UPDATE: Cook Medical VP, daughter killed in Tennessee plane crash

Bill Gibbons, vice president of engineering at Cook Medical
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Two people found dead at the site of a plane crash in eastern Tennessee have an Indiana connection.

Bill Gibbons, vice president of engineering at Cook Medical, along with his daughter were in a plane crash on Buffalo Mountain, according to a Cook Medical spokesperson. Gibbons' daughter, Abbey, was a sophomore at Bloomington South, according to a district spokesperson.

The Monroe County Community School Corporation issued a statement Saturday, saying:

The Monroe County Community School Corporation and the Bloomington High School South community are deeply saddened by the loss of beloved South student, Abbey Gibbons, and her father, Bill Gibbons. Our deepest sympathies go out to the family, friends, and all those affected by this tragedy. Our thoughts are with them as we remember and grieve the loss of a wonderful, caring, and exceptional student.

Bloomington High School South Principal Mark Fletcher expressed, "We are all in shock and saddened, to say the least, with the news of the Gibbons' tragic accident.  Such fantastic people who were thought so highly of by all. Our thoughts and prayers are with the family.”

A district spokesperson further said the district's Director of Student Services would be coordinating with a team of school social workers in addition to faculty at Bloomington South to provide extra counseling support for students who need it.

The president of Cook Medical and Cook Group struggled to find the words to explain impact Bill Gibbons had on the global company and the pride he had for his children and family.

Pete Yonkman explained, "He changed our product and changed people’s lives."

As the vice president of engineering, Gibbons was responsible for the development and oversight of the 4,000 different medical devices Cook manufactures and sells around the world.

According to Yonkman, Gibbons "...had his fingerprints on all those products," and he was "passionate about inventing devices that save lives. He felt that responsibility very deeply."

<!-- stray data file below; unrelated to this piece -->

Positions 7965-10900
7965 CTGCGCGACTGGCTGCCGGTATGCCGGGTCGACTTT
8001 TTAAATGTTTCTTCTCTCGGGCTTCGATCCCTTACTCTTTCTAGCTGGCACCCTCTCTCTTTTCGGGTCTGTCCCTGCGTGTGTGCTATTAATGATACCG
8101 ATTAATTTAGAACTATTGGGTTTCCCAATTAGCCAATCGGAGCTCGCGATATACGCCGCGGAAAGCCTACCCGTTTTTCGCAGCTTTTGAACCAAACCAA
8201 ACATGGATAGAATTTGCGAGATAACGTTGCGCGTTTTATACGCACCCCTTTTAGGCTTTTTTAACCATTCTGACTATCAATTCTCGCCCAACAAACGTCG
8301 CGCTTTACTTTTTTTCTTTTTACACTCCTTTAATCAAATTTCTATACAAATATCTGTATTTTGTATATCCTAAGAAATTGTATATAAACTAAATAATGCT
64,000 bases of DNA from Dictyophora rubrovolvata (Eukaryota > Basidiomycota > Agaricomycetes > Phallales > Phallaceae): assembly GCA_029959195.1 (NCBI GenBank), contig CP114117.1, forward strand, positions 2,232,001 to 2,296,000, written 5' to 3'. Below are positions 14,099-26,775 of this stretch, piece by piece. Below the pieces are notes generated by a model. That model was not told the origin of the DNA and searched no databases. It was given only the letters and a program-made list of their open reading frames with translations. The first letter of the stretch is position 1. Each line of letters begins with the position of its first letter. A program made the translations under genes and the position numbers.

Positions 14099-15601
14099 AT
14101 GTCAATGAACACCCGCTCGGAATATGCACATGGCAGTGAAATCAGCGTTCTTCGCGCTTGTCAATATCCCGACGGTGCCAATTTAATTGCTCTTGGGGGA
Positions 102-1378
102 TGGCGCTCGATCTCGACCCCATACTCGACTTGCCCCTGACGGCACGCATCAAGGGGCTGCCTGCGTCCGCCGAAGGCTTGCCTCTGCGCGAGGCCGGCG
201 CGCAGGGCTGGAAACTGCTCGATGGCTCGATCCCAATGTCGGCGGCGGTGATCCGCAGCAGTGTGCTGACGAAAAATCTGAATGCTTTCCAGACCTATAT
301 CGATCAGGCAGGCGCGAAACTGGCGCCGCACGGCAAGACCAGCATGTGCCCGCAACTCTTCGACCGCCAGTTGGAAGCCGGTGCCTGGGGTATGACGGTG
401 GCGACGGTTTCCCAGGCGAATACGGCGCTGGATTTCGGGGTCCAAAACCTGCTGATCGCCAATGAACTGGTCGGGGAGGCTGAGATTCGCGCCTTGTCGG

The effort to determine what exactly went wrong with Gibbons' plane has been the work of multiple state and federal agencies across Tennessee. Emergency response and forensic teams traveled by ATV and foot to the site of the crash, and spent hours sifting through debris.

The search and rescue leader for Washington County EMS in Tennessee, Lee Peace, said several pieces of wreckage were partially buried.

"The biggest piece of the plane that we saw was the tail section, the last maybe three feet of the tail," Peace said. "Nothing else was really recognizable."

Unicoi County Sheriff Mike Hensley said the victims were ejected from the aircraft. The bodies were found near the head of Ramsey Creek Friday night at about 11pm, about three hours after investigators believe the plane crashed. A crew in a Tennessee Highway Patrol helicopter found the wreckage using infrared technology. Then, Unicoi County emergency response workers secured the scene.

NTSB investigators said the plane left Knoxville, Tenn., for Bloomington and, according to FlightAware.com, the four-seat plane lost its signal around 7:20 p.m. The Gibbons were on their way home from a Fall Break trip.

Yonkman said Gibbons often talked of his children.

"He loved them so much. He was so proud of them. He was a father that was fun to be around."

And, Yonkman explained, coworkers around the world looked up to Gibbons.

"He was passionate about people, passionate about work, passionate about family, passionate about the environment."

Gibbons received his pilot's license less than two years ago. The plane he was flying was his own private plane.

The director of the Unicoi County Emergency Management Agency said weather may have played a role in the crash, but no definitive cause has been released. In fact, investigators say it could take six months to a year to determine the exact cause.

"They're collecting data from the structure of the aircraft, they're looking to see what may have caused it," explained Nes Lovotch, director of the Washington County/Johnson City Emergency Management Agency. "If they can collect enough evidence from the bodies that were there, they can tell whether it was a heart attack, but in this case they weren't able to do that."

One NTSB investigator on-scene said smaller aircraft like the one Gibbons was flying don't carry black boxes, so his agency will look at other technology in the aircraft that can help indicate what happened.